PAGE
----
Stäbler is devoting her doctorate to developing a method for monitoring the condition of heat shields to be able to replace critical components of future heat shields before failure, or to prevent further damage through adjustment of the flight path. The doctoral candidate has been awarded with an Amelia Earhart Fellowship. These are given in memory of the eponymous female aviation pioneer and are granted each year to as many as 30 female scientists worldwide who are undertaking doctorates in the aerospace field.
In her studies, the engineer is primarily examining the electrical properties of ceramic matrix composites in detail, measuring the electrical resistance from which conclusions about changes in the material can be drawn. In this way, she can detect mechanical stress that can lead to dangerous cracks. The glowing sample, visible through the window of the thermionic test facility, consists of CMC. This class of material is highly resilient to stress and is characterised by a high resistance to cracks; resistance to corrosion, abrasion and oxidation; as well as a high tolerance for temperature and damage. It is also electrically conductive.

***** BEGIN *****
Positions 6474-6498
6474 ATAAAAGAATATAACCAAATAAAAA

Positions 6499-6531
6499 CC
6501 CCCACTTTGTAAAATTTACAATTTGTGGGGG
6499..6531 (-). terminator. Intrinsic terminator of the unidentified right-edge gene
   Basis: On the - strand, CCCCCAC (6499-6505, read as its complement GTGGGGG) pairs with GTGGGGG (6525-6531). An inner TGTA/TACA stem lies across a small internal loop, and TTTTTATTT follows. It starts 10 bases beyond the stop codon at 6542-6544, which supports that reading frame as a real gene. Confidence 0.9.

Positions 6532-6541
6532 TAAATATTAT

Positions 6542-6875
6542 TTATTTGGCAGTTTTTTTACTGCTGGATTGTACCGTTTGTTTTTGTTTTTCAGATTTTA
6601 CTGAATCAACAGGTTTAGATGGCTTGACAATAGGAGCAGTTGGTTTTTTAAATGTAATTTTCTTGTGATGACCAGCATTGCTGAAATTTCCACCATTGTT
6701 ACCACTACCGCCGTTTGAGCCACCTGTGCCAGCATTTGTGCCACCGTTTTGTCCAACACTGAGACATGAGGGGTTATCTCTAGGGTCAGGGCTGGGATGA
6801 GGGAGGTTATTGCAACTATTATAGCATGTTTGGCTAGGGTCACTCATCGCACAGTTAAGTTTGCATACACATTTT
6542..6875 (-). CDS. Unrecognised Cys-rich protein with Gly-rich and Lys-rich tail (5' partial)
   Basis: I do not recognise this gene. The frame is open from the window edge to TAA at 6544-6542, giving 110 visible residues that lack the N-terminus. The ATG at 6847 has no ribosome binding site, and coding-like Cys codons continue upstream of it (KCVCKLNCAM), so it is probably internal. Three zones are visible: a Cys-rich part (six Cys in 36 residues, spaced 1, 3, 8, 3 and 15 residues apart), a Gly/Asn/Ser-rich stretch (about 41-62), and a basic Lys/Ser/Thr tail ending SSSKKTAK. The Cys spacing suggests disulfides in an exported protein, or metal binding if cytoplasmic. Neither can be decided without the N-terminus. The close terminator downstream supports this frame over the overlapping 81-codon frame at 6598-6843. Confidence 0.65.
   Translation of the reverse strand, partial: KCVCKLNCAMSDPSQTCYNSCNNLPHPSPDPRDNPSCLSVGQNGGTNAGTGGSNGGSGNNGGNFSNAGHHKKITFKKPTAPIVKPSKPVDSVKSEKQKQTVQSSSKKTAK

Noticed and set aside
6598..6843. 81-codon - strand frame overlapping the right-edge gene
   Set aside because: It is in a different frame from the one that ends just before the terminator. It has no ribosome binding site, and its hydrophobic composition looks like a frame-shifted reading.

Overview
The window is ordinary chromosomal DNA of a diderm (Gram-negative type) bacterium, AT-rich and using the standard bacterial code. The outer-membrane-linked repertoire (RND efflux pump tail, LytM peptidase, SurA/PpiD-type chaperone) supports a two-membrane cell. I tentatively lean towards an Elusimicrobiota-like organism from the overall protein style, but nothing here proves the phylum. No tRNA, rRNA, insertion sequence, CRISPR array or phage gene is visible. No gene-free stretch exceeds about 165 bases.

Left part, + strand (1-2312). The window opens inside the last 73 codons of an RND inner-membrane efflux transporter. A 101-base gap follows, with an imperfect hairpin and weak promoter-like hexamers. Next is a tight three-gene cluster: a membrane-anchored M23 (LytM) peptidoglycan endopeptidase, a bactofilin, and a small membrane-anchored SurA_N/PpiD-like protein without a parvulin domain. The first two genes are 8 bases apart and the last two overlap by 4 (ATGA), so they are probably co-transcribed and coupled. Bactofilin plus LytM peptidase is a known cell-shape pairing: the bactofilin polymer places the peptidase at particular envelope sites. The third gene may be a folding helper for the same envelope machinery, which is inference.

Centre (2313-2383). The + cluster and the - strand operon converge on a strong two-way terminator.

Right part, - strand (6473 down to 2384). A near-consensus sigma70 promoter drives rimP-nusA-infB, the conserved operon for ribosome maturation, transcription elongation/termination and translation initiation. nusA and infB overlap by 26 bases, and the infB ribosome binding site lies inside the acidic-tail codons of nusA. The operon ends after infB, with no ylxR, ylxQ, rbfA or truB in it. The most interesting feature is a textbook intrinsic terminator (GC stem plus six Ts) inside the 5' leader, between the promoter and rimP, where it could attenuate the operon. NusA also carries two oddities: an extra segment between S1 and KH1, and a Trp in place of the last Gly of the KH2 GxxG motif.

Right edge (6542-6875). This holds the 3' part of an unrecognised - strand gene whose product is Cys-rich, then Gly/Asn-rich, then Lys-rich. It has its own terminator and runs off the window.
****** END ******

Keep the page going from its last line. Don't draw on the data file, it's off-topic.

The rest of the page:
The panel, which is the size of a small chopping board, has 12 contacts on each side to measure electrical resistance. Stäbler explains how it works: “All contacts of the sample are connected to a test stand. Two contacts on opposite sides are always activated and impressed with current. The electrical resistance between the contacts on the one side and those on the other side is measured one after another. With 12 contacts on each side, one normal sample has 12 times 12 – that is 144 – measurements per cycle. The current test stand makes it possible to connect up to 32 contacts per side, resulting in 1024 individual measurements per cycle. Since resistance and voltage are always measured, the measurements per cycle double to 288 and 2048, respectively.” The network of measurement paths with 32 contacts per side is more finely meshed, and the accuracy significantly increased.